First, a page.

Comprehensive Immigration Reform: Commonsense Reform for Women and Families

By Gabriella Ramel, a Spring 2013 Education Fund Intern

Immigration advocates gave testimony before the Senate Committee on the Judiciary on Monday, March 18, pushing Congress to develop common sense immigration reform legislation that addresses the needs and priorities of women and families.

Sen. Mazie Hirono, D. Hawaii, presided over the hearing titled How Comprehensive Immigration Reform Should Address Women and Families, and began by calling attention to the historically unequal treatment of women in attaining United States citizenship. “I know firsthand that immigration is a women’s issue and a family issue,”  Hirono said in her opening statement. “It’s from my own experience as an immigrant that I believe immigration reform should make the family immigration system stronger, not weaker. And we should not ignore the challenges immigrant women face.”

Mee Moua, president and executive director of the Asian American Justice Center (AAJC), said in her testimony that as of November 2012, nearly 4.3 million close family members were waiting in the family visa backlogs. She added that in a survey conducted by AAJC, Asian Pacific Islander American Vote and the National Asian American Survey, 54 percent of Asian Americans polled indicated that visa backlogs are a significant problem for their families. Families are often forced to separate due to backlogs that extend into decades of waiting and events such as unexpected deportation. Children are left without parents, elderly left to take care of themselves, and communities are broken.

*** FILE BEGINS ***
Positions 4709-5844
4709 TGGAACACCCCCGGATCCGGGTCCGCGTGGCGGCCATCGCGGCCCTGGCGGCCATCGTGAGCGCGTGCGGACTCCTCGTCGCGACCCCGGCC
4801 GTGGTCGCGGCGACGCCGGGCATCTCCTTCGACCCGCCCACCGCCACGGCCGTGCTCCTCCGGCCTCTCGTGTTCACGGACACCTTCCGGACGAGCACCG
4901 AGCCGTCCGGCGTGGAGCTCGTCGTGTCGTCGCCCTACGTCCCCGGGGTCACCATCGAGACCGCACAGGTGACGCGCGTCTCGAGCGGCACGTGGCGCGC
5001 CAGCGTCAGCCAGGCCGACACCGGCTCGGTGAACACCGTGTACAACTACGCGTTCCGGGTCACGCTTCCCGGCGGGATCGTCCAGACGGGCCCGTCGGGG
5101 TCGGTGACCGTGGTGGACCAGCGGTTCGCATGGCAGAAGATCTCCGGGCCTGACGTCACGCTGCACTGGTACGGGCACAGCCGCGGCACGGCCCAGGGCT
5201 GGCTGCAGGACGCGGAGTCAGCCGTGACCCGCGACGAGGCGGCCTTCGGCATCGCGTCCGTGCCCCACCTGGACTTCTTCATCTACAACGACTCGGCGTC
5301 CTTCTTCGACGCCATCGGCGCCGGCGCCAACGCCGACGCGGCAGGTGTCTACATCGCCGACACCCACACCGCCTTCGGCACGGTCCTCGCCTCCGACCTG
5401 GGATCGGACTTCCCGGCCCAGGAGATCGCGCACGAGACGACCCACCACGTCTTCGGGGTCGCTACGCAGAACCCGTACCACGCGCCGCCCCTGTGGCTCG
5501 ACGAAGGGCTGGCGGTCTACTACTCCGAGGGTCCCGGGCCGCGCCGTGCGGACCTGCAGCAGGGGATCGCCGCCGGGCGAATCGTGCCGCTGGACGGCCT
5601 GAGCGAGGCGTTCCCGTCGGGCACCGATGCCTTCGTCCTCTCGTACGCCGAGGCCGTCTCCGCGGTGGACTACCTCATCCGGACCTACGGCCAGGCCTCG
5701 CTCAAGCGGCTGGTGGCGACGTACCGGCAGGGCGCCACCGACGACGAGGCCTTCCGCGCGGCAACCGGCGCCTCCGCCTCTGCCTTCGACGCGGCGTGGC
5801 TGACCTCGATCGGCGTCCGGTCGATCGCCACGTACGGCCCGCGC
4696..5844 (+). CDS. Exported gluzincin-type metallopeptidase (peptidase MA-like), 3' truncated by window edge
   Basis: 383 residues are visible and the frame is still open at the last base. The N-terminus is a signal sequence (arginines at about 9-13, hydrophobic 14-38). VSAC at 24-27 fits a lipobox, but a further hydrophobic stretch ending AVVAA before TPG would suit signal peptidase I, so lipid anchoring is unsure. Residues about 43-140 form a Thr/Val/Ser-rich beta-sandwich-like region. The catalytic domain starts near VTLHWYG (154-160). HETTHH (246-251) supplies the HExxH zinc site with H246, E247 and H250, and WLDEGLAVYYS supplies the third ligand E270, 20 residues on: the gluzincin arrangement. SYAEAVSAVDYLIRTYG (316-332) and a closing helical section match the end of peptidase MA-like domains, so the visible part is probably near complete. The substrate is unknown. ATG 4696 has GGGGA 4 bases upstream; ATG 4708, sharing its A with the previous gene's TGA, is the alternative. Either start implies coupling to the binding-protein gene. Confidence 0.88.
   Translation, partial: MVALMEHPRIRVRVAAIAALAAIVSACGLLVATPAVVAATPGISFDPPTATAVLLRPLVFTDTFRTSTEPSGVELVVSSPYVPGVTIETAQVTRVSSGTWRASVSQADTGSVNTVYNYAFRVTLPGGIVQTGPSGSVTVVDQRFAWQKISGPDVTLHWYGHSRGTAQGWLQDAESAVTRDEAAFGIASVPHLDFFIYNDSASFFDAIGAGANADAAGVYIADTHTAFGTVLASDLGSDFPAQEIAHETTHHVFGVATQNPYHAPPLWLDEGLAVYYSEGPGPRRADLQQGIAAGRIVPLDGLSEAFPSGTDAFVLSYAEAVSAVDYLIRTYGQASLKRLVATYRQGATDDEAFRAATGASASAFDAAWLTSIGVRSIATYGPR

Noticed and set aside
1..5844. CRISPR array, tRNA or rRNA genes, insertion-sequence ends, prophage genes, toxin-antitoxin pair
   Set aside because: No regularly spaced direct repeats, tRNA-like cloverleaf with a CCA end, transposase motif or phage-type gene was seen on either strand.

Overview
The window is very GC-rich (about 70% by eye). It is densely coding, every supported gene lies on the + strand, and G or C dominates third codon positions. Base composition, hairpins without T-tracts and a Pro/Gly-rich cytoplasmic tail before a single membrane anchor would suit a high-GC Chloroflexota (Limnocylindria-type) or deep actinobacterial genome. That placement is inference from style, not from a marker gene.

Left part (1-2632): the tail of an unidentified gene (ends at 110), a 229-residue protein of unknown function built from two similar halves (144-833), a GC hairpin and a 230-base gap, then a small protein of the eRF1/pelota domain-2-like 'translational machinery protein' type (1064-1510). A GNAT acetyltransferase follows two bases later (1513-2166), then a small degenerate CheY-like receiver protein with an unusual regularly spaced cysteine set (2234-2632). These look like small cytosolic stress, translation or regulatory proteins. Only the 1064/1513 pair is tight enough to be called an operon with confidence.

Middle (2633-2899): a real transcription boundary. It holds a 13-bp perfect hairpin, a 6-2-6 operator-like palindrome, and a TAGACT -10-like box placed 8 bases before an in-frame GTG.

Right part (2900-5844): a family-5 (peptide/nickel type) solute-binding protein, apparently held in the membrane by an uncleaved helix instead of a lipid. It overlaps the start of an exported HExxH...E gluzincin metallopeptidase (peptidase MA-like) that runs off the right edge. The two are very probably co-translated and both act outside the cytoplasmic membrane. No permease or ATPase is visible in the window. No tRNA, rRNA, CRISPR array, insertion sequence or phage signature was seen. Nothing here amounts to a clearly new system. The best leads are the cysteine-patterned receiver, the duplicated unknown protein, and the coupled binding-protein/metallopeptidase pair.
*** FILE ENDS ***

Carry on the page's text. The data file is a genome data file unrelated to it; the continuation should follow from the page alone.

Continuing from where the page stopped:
Jennifer Ng’andu, director of Heath and Civil Rights Policy Projects at the National Council of La Raza, said in her testimony that “Keeping families together and strong is a core principle and a fundamental value of American life. It also promotes the economic stability of immigrants and their integration into our country, and we must continue our historic commitment to this idea.”

Ng’andu noted that immigrant families spur job growth by working together to start small businesses, and that immigrant women in particular are helping the country economically through small business ownership. She said that immigrant women represent 40 percent of immigrant business owners in the United States, often while serving as the predominant caregivers within their families.

Ai-jen Poo, co-founder and director of the National Domestic Workers Alliance, also testified at the hearing that consideration for immigrant women should be at the center of comprehensive reform:  “Common sense immigration reform must put the priorities of women at the forefront. Immigration reform IS a women’s issue, central to equality and opportunity for all American women, and central to the well-­being of the nation as a whole.”

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One Response to Comprehensive Immigration Reform: Commonsense Reform for Women and Families

  1. Pingback: Five Things to Know About Women and Immigration Reform | Unfinished Business - A Civil and Human Rights Blog

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